This chapter examines the development of open source computer software with specific reference to the political economy of copyleft and the legalities associated with the General Public License (GPL). It will be seen that within the context of computer software development the notion of copyleft provides an important contrast to more traditional uses of copyright. This contrast symbolizes political, economic, and social struggles which are contextualized within this chapter. As the GPL is an important legal embodiment of copyleft, its legalities are preliminarily explored so as to determine its future potential. While there is some scope to further refine the legal strength of the GPL, it will be seen that it remains a strong and subversive legal instrument which will continue to underlie open source initiatives in the years to come.
Key Terms in this Chapter
Open Source: Refers to practices in production and development that promote access to the end product’s sources.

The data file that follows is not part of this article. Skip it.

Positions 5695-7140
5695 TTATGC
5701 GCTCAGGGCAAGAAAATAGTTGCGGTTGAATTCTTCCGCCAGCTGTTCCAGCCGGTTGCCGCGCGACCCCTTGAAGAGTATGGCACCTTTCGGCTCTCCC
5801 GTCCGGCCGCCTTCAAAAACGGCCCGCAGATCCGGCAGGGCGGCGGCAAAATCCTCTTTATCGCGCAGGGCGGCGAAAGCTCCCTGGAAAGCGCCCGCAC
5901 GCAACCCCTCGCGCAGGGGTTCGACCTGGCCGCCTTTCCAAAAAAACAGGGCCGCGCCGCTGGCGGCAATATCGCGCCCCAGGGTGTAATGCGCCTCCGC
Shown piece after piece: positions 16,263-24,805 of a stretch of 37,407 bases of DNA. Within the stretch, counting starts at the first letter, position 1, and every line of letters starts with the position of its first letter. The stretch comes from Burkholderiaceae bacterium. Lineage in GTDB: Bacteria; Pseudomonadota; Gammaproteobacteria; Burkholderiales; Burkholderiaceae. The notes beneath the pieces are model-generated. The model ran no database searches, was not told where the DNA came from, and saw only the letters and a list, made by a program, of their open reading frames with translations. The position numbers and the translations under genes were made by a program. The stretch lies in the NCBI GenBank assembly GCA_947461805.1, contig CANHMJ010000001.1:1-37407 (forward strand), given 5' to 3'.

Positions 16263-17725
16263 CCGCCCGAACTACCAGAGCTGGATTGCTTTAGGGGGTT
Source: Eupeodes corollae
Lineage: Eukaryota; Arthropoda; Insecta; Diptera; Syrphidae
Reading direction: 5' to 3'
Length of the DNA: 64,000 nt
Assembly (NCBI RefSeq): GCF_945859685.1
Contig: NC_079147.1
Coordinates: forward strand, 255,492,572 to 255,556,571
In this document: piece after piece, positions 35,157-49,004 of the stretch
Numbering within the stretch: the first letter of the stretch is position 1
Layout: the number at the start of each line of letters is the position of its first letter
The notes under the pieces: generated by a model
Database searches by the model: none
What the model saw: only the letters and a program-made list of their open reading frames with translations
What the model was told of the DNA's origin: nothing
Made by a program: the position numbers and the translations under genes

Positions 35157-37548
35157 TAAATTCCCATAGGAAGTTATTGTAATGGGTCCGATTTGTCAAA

Tragedy of the Anticommons: Where too many owners hold rights of exclusion, the resource is prone to under use.
Copyleft: A type of intellectual property license which uses copyright law to remove restrictions on the distribution of copies and modified versions of a work for others and which also requires the same freedoms be preserved in modified versions.
Code: A set of instructions designed to cause a computer to perform a particular function or to produce a particular result.
Tragedy of the Commons: When too many people have a privilege to use a resource and no one user has a legal right to exclude any other user the result is over consumption and depletion of the resource.
Anarchism: Absence of government.